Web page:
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Am J Clin Nutr. 2009 Sep;90(3):561-9. doi: 10.3945/ajcn.2009.27645. Epub 2009 Jul 1.

One-carbon metabolism-related nutrients and prostate cancer survival.

Author information

1
Harvard School of Public Health, Department of Epidemiology, Boston, MA 02115, USA. julie.kasperzyk@channing.harvard.edu

Abstract

BACKGROUND:

Folate and other one-carbon metabolism nutrients may influence prostate cancer pathogenesis. Prior studies of these nutrients in relation to prostate cancer incidence have been inconclusive, and none have explored prostate cancer survival.

OBJECTIVE:

The objective was to assess whether dietary intakes of folate, riboflavin, vitamin B-6, vitamin B-12, and methionine measured around the time of prostate cancer diagnosis are associated with prostate cancer survival.

DESIGN:

This population-based prospective study comprised 525 men from Orebro, Sweden, who received a diagnosis of incident prostate cancer between 1989 and 1994 and completed a self-administered food-frequency questionnaire. Record linkages to the Swedish Death Registry enabled all cases to be followed for up to 20 y after diagnosis, and the cause of death was assigned via medical record review. Cox proportional hazards regression was used to calculate multivariable hazard ratios (HRs) and 95% CIs. During a median of 6.4 y of follow-up, 218 men (42%) died of prostate cancer and 257 (49%) of other causes.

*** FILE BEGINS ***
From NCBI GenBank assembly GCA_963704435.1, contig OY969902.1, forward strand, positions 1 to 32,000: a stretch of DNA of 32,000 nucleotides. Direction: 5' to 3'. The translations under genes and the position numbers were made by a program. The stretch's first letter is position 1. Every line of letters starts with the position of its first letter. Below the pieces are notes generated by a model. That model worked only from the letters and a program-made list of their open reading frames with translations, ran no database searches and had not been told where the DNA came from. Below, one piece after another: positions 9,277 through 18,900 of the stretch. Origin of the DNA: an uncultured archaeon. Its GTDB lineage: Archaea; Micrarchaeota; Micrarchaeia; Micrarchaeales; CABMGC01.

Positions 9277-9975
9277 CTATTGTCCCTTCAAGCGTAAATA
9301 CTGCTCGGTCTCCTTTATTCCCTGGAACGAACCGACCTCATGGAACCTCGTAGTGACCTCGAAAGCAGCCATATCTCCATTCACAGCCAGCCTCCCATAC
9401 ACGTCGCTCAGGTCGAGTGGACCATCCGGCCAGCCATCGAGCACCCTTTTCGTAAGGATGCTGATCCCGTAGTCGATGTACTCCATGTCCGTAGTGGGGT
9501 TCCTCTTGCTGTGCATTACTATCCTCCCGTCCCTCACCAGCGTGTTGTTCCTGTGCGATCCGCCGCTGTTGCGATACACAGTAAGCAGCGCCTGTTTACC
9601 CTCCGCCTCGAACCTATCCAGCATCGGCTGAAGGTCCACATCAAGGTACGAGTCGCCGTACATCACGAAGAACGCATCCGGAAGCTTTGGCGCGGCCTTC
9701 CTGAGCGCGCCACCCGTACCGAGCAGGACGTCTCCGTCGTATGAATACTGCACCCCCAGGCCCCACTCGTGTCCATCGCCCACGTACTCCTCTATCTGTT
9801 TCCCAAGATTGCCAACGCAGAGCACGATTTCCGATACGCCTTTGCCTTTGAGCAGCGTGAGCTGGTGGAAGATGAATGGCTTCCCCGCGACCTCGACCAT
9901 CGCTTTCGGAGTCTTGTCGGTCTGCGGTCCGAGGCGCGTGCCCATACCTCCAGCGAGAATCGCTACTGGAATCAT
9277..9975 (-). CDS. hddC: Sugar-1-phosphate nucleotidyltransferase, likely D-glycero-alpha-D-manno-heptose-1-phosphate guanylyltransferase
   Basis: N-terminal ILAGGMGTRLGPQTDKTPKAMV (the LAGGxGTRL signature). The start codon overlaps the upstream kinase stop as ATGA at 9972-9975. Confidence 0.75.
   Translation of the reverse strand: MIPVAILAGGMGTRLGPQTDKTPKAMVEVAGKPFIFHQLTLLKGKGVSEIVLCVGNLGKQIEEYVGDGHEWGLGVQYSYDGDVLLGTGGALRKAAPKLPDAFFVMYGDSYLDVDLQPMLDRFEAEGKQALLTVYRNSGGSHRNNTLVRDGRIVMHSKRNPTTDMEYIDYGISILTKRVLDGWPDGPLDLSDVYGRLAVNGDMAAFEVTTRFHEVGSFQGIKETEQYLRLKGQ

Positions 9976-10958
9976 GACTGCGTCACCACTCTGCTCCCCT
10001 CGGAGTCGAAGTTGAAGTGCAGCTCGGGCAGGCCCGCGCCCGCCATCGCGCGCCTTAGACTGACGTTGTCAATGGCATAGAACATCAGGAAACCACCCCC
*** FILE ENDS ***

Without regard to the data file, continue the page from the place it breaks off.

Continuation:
RESULTS:

A comparison of the highest with the lowest quartile showed that vitamin B-6 intake was inversely associated with prostate cancer-specific death (HR: 0.71; 95% CI: 0.46, 1.10; P for trend = 0.08), especially in men with a diagnosis of localized-stage disease (HR; 0.05; 95% CI: 0.01, 0.26; P for trend = 0.0003). However, vitamin B-6 intake was not associated with improved prostate cancer survival among advanced-stage cases (HR: 1.04; 95% CI: 0.64, 1.72; P for trend = 0.87). Folate, riboflavin, vitamin B-12, and methionine intakes were not associated with prostate cancer survival.

CONCLUSION:

A high vitamin B-6 intake may improve prostate cancer survival among men with a diagnosis of localized-stage disease.

PMID:
19571228
PMCID:
PMC2728642
DOI:
10.3945/ajcn.2009.27645
[Indexed for MEDLINE]
Free PMC Article

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